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Time to Wine Down: Welcome to the Elbtal wine region

In the mood for an autumnal getaway from Berlin? Head south to Radebeul near Dresden for wine tasting heaven.

This is your sign to make Elbtal’s vineyard-covered hills your next holiday destination. Photo: IMAGO / blickwinkel

The Mosel Valley may be Germany’s most famous wine region, but the green-terraced hilltops of nearby Radebeul are an ideal place for vino, vineyards and cosy autumn vibes.

When you think of German wines, Dresden is probably not the first place that comes to mind. Grand error, because the Elbtal is a wine region not to be scoffed at, and Radebeul, a suburb of Dresden, is a true etestament to that. The small town boasts a surprisingly vibrant wine scene, enclosed by beautiful, rolling vineyards, castles and wineries dating back to the 18th century.

Photo: IMAGO / Hanke

Although Radebeul is within shouting distance of the Saxon capital, the combination of stately manor hotels (highly recommended for an overnight stay), tiny pastel-coloured houses and terraced hills in rich autumn colours makes Radebeul more a picturesque town than city suburb.

The viticulture-curious ascend to the hilltop vineyard…for a morning of plucking ripe grapes from the vine.

The mineral-rich soil and sunny microclimate, as well as its choice position along the looping Elbe river, have blessed Radebeul with robust grapes that become full-bodied, aromatic Spätburgunder (Pinot Noir) and sweet yet acidic Grauburgunder (Pinot Grigio).

The best part? Despite Radebeul being outside of Brandenburg, you could do the trip in a single day with Deutsche Bahn as your navigator and designated driver. (Though we seriously urge you to consider staying for the weekend.) Simply hop on a regional train in the early morning, slurp your way through the 11 vineyards by day, and jump on the train back in the evening for a sleepy post-booze ride back to Berlin.

Photo: IMAGO / Zoonar

The Fall Festival

You’ll get the best wine selection and peak autumn weather anytime between late August and the end of October, but it’s worth planning your trip to coincide with the Herbst & Weinfest, set for September 23-24. This yearly festival showcases regional wines along with hearty food choices like Bratwurst and Käsebrötchen to soak them up while taking in the autumnal landscape.

Jump on the train back in the evening for a sleepy post-booze ride back to Berlin.

To maximise the day, first wander through the vineyards that dot the hillsides, where vintners open their doors for guests to pop in for a glass of the house special with spectacular views overlooking Dresden and the Elbe. As you descend to the festival in town, you’ll find a collection of stalls from local winemakers, serving small portions that allow you to try a handful of samples without getting sloshed.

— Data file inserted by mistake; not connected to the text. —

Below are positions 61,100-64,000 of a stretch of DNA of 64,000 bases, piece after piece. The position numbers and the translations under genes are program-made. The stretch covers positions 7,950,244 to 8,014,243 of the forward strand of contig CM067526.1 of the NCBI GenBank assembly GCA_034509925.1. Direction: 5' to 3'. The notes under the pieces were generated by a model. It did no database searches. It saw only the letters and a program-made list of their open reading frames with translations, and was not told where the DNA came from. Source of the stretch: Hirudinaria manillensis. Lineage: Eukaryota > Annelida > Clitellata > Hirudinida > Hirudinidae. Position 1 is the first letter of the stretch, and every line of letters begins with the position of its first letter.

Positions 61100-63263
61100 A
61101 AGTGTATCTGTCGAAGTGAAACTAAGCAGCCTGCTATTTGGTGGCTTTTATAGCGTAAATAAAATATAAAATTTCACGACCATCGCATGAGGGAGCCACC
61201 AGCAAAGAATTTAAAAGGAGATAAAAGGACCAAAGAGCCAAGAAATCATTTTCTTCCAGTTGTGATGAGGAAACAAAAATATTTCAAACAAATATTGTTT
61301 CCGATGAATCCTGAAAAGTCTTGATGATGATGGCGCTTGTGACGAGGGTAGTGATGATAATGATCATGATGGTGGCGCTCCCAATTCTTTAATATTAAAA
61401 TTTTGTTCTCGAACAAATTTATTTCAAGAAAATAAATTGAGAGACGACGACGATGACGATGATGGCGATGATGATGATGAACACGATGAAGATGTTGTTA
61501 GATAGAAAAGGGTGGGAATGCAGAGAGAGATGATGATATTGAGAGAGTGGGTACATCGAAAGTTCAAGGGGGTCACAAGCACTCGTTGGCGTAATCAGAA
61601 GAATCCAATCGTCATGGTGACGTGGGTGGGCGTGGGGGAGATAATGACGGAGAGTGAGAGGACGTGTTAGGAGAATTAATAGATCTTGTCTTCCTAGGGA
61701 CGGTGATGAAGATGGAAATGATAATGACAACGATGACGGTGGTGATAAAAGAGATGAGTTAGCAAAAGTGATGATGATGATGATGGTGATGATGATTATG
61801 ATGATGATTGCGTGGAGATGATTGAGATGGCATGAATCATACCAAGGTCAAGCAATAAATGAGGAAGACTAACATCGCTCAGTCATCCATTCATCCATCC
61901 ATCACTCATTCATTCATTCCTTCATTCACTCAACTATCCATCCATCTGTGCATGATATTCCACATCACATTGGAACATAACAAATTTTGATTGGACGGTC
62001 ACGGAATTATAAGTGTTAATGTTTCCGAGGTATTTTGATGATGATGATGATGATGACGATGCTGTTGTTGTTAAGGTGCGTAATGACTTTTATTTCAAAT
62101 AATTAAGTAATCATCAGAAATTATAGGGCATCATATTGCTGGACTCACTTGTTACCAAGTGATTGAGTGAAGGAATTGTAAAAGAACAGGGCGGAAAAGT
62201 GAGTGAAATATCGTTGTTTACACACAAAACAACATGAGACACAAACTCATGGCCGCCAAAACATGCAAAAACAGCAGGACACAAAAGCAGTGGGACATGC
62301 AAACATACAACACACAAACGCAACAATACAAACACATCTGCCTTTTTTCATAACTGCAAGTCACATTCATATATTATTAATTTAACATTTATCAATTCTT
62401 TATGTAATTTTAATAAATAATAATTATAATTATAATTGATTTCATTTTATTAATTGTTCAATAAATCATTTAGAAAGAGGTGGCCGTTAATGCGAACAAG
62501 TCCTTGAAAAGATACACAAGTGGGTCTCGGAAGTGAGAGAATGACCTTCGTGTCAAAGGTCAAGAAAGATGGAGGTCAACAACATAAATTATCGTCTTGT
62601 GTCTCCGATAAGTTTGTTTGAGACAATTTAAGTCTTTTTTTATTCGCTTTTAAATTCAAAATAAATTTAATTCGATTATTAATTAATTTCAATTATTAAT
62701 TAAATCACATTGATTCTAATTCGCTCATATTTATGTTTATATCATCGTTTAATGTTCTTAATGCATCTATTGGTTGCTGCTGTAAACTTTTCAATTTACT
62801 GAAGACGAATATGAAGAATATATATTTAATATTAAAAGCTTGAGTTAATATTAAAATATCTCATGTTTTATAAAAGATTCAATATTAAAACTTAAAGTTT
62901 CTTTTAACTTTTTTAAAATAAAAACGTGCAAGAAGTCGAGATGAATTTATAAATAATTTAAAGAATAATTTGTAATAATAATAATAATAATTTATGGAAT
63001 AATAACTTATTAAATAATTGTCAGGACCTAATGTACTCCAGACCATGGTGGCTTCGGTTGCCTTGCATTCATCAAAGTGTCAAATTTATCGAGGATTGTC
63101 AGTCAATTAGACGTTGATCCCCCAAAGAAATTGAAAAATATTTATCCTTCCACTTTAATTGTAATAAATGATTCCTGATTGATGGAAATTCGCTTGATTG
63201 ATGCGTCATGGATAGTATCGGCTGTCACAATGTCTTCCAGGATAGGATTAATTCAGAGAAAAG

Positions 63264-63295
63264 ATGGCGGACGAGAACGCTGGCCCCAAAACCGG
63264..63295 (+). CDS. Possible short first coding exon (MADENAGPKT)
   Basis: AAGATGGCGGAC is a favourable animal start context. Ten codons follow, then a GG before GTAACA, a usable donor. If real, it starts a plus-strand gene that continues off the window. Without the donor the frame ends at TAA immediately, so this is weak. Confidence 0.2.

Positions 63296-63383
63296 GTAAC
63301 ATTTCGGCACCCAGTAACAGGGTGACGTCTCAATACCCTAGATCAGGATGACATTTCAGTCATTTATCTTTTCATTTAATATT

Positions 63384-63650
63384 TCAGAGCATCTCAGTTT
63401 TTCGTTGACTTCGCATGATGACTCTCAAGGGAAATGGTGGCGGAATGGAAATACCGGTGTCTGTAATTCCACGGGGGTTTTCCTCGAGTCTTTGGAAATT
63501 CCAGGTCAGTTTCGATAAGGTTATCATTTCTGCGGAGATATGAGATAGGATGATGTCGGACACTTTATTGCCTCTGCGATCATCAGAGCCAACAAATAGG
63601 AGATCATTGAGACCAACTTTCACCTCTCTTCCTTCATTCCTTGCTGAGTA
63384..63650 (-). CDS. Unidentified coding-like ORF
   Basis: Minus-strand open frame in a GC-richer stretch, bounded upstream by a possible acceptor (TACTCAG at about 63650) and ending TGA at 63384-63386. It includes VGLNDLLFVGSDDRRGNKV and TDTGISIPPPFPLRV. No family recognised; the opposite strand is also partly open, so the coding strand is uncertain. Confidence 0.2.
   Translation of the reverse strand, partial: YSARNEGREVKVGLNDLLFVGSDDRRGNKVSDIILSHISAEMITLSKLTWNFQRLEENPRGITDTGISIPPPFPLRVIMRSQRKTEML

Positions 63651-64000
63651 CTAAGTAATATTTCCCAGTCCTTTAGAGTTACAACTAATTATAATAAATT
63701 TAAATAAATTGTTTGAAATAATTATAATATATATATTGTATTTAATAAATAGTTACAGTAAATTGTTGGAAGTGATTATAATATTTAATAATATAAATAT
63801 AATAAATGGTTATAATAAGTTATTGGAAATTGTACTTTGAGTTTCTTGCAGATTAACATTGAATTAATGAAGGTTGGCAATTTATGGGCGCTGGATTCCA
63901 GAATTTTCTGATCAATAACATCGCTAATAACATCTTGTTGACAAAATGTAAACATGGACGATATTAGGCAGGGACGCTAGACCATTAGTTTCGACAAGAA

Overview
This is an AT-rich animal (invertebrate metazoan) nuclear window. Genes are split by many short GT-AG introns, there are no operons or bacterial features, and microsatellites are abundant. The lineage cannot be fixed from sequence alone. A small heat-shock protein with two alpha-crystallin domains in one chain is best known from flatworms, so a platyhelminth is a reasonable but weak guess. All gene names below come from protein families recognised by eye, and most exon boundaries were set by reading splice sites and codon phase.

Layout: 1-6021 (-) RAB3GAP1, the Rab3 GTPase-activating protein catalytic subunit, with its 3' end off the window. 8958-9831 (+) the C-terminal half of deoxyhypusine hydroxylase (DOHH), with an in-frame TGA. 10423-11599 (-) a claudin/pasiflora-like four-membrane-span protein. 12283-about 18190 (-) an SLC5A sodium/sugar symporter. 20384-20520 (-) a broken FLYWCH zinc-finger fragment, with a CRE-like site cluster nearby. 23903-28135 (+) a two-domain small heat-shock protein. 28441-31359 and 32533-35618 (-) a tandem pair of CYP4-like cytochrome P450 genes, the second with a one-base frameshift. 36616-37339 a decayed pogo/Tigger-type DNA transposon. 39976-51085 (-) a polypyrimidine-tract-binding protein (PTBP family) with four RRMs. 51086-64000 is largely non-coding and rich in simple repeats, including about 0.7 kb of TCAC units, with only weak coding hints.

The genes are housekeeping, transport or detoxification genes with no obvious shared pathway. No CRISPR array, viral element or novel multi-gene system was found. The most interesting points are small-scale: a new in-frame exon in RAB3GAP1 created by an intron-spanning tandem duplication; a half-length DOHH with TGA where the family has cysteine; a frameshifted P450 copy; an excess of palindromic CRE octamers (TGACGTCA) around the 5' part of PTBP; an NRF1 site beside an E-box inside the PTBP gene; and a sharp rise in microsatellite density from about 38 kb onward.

Entertainment offerings range from the expected (live music, children’s rides) to the truly bizarre (people dressed as frolicking sheep). If you’re lucky, you may even get to rub elbows with the only royalty that matters: the crowned and sashed wine princesses, who float through the festival in glittering Dirndls.

Vintner for a day

Photo: IMAGO / Sylvio Dittrich

If you want to go beyond the glass, some vineyards offer the chance to join in for a day of harvesting – for free. At Weinbau Frédéric Fourré, the viticulture-curious ascend to the hilltop vineyard in the early hours for a morning of plucking ripe grapes from the vine.

Fourré explains how to separate the duds from the heavy bunches of yellow-orange and blushing green grapes that make up the Grüner Veltliners and Rieslings. After the harvest, a lunch spread with plenty of wine accompaniments awaits on his terrace overlooking the vineyards below.

Be sure to hike up the vineyards for a view of Albrechtsburg Castle. Photo: IMAGO / Shotshop

Getting there

  • Train: If you have the €49 ticket, you can make the trip down at no extra cost in about 3.5 hours. Connections depend on the time and day of your departure, so check Deutsche Bahn before you plan your trip. The high-speed trains will get you there significantly faster – around 2 hours.
  • Car: The drive is about 2 hours, but keep in mind that you’ll need a designated driver for the journey back. Taking the train is probably your best bet.


For the self-guided wine tours, prices will vary. A 1.5 hour, 3-wine tasting at Hoflößnitz will set you back €18 (book at [email protected]) and a similar tasting at Schloss Wackerbarth is €17  ([email protected]). To join in the harvesting, contact Frédéric Fourré at [email protected].